A SCHOOLGIRL has died along with six others after Hurricane Laura ripped through Louisiana yesterday.
The 14-year-old’s death was the first reported from the storm as it made landfall in the south west of the state as a ferocious Category 4 monster with 150 mph winds.
The teen reportedly died when a tree fell on her family’s home in Leesville becoming Laura’s sixth victim.
Although the storm made landfall as a Category 4, it was downgraded to Category 1 yesterday morning with 85mph winds, according to experts.
And it was downgraded to a Tropical Storm on Thursday afternoon.
More than 850,000 homes across Louisiana, Texas and Arkansas were without power yesterday, according to poweroutage.us.
As the storm continued to make its way across the South, Gov. Asa Hutchinson declared an emergency in Arkansas.
The National Hurricane Center said the hurricane, which intensified rapidly before plowing into land, came ashore at 1am CDT near Cameron, a 400-person community near the Texas border.
However, the damage that forecasters warned could be “unsurvivable” has not been as extensive as initially feared.
“It is clear that we did not sustain and suffer the absolute, catastrophic damage that we thought was likely,” Louisiana Gov. John Bel Edwards said.
“But we have sustained a tremendous amount of damage.”
Winds of up to 150ft ripped apart buildings, leveled trees and tossed vehicles like toys, pictures show.
Photos revealed the devastating aftermath from the storm, as windows were blown out of buildings, power lines and trees were downed and areas were flooded.
The National Hurricane Center warned just before noon yesterday that a “dangerous storm surge” would cause increased water levels for a few hours across the Gulf Coast.
NHC warned of “damaging winds and flooding rainfall” across parts of Louisiana.
Authorities had implored coastal residents of Texas and Louisiana to evacuate.
But not everyone did before howling winds began buffeting trees back and forth in an area that was devastated by Hurricane Rita in 2005.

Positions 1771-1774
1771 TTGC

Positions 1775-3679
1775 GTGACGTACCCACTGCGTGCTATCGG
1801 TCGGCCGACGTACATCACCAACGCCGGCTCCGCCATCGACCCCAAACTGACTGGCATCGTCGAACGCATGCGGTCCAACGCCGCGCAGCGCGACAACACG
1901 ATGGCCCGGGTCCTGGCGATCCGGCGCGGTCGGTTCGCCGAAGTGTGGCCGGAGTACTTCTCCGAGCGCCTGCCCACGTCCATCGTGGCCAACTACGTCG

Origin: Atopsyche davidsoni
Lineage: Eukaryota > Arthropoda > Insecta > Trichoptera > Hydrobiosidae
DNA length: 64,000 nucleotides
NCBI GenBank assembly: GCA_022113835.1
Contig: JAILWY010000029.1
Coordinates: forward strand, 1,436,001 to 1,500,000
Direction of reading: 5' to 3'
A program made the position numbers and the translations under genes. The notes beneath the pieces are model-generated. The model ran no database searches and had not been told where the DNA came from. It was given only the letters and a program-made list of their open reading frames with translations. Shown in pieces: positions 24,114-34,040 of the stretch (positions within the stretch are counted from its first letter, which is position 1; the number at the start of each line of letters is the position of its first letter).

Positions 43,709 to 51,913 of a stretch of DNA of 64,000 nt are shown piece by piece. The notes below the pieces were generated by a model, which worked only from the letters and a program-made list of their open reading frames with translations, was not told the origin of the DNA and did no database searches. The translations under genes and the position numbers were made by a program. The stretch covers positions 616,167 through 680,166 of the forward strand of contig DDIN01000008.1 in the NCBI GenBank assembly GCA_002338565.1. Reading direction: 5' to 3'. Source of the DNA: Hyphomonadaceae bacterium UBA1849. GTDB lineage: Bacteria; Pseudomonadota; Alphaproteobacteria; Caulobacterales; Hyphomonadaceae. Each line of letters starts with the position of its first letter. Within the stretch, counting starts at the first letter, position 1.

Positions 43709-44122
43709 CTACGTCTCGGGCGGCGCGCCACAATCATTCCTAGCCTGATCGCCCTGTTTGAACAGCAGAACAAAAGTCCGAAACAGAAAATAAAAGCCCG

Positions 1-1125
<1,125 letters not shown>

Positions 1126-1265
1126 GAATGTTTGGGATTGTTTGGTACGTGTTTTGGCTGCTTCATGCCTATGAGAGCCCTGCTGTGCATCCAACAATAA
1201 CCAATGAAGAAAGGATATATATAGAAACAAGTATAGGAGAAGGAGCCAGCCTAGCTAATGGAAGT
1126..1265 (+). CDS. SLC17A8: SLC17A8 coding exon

Many residents of Lake Charles and nearby areas cannot afford to evacuate.
The storm grew by nearly 70 per cent in the past day alone, drawing energy from the warm Gulf of Mexico waters.
Forecasters had predicted that Laura will be the most powerful hurricane to hit the US so far this year.
While over the Gulf of Mexico, Hurricanes Katrina and Rita reached Category 5 strength in 2005, reducing to Category 3 when they made landfall.
Katrina, however, pushed a deadly storm surge that reached 28 feet in some areas, leading to 1,833 confirmed deaths after New Orleans flooded from poor protections.
Gov. Edwards feared parts of his state will be submerged.
He told WWL Radio: “There will be parts of Lake Charles underwater that no living human being has ever seen before.
“We are marshaling all of our people and assets to go in … and start a very robust search and rescue effort.”
A Category 5 storm requires sustained winds of at least 157 mph.
Texas Governor Greg Abbott and Gov. Edwards both expressed concerns that not enough coastal residents had heeded warnings to evacuate ahead of the storm.
“The power of #HurricaneLaura is deadly, & Texans must take action now to get out of harm’s way & protect themselves & their loved ones,” Abbott tweeted on Wednesday.
“The conditions of this storm are unsurvivable, Texans in the path of the storm are urged to evacuate immediately.”
Edwards added that it’s important for residents to stay up to date on weather conditions that may accompany the hurricane such as flash floods.
“As the initial effects of #Laura start to enter Louisiana, it is important that everyone is aware of the potential for tornadoes, flash floods and other weather events related to the storm,” he tweeted.
By Wednesday afternoon, the storm had maximum sustained winds of 140mph as it made its way toward land, about 200 miles from Lake Charles, Louisiana.
The National Guard was on the ground in Lake Charles on Wednesday with buses offering to take residents in the evacuation zones to safety.
Joel Cline, tropical program coordinator at the National Weather Service, urged residents to listen to these evacuation warnings.
“Heed the advice of your local authorities,” he said. “If they tell you to go, go! Your life depends on it today.”
“It’s a serious day and you need to listen to them.”
Laura already left catastrophic effects in its wake before making its way toward the US, killing 20 people in Haiti and three in the Dominican Republic.
The storm knocked out power and caused severe flooding.